The visuals in Madden 09 are simply spectacular. This is easily the best looking football game ever, as the attention to detail is impressive and the frame rate is silky smooth for both the PS3 and Xbox 360 versions. The sidelines are majorly improved over last year, although still a little dull and the crowd hasn’t made quite the improvement that other aspects have. Field goal nets going up and down before and after a kick are finally included as are some amazing weather effects including changes to players’ uniforms. Snow and rain games look terrific and actually give the feel of a bone chilling day in Green Bay or a monsoon in Miami. Player models are much improved and star players are noticeable from far away.
The animations are outstanding as always as even after weeks of playing through the game, you still notice new one popping up. The touchdown celebrations are a great new addition and add a more authentic feel to the game. There are however, a few glitches every now and then like players falling while attempting to cheer near the crowd or even disappear and reappearing from within side walls. The presentation has been overhauled to include John Madden introducing the home city and stadium along with the teams before the game and overlays showing key players, team stats, and milestones while in game.
The audio keeps up with the visuals as Chris Collinsworth provides what is probably the best color commentary ever in a sports game and Tom Hammond, though dull at times, is an upgrade over Mr. radio announcer. The soundtrack is terrific as always and provides the standard mix of rap, rock, and some nice NFL themes. Overall, Madden NFL 09 combines some great graphics, visuals, and audio for a marvelous presentation experience.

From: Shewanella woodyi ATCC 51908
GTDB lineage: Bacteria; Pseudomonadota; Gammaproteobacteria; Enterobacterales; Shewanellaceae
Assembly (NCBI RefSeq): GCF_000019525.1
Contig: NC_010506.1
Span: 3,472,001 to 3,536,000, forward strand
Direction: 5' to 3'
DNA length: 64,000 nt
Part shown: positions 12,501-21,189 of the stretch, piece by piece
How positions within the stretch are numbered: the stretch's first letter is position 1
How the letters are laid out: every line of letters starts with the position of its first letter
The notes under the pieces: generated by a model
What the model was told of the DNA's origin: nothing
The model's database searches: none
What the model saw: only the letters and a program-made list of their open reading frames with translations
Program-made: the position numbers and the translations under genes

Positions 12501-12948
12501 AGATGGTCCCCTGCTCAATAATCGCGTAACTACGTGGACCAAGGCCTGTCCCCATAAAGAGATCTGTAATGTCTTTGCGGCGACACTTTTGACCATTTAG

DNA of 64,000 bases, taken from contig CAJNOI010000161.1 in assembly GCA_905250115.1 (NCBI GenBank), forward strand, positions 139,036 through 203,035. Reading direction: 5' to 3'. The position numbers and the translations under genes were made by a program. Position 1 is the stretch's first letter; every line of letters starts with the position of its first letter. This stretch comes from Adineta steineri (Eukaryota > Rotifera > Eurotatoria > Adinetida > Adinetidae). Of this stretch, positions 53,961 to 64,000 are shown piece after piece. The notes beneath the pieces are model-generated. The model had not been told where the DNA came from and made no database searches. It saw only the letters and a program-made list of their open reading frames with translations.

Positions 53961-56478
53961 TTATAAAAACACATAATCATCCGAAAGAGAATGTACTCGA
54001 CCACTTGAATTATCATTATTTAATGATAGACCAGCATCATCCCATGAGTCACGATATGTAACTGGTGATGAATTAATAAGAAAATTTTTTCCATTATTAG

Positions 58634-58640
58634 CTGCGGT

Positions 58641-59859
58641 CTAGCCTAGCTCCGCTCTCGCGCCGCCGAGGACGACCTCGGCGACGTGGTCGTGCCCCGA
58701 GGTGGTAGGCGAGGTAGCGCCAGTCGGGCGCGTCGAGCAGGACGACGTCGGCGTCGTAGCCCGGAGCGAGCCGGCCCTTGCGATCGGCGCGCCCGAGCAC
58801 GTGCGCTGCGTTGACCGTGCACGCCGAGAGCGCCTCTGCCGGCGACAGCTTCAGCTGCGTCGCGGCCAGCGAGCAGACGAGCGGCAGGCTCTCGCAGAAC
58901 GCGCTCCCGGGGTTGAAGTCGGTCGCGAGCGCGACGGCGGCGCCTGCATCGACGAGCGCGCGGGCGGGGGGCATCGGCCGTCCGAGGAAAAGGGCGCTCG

All the standard game modes are back — including franchise, superstar, and online. New this year are “Madden Moments,” where you attempt to take a team through a crucial moment of a game from last season such as the Giants winning drive in the Superbowl (David Tyree catch animation included) and repeat or re-write history. Franchise and Superstar modes are basically untouched, but are still solid to play through. Online has seen a few modifications, most notably the addition of online leagues. These online leagues are however, rather shallow and provide on the most basic options and are clearly an area of improvement for next year. There’s nothing revolutionary in the game modes of Madden 09, but what is included works well with the other new additions and should keep you coming back for more.
Madden NFL 09 is the best football simulation experience on the next generation and easily of EA Tiburon’s finest efforts. A lot of new additions greatly improve gameplay, settings, visuals, and presentation to create a great representation of America’s favorite sport. The game plays extremely well and irons out a lot of the issues with last year’s version. Although there are still a couple of minor gameplay flaws and inaccuracies and no revolutionary new features, it pays a lot of attention to the details and vastly improves the experience on the gridiron, shedding the yearly cliché of merely being a roster update. Instead, Madden is one of the best sports games in recent memory and a must have for anyone remotely interested in the game of football.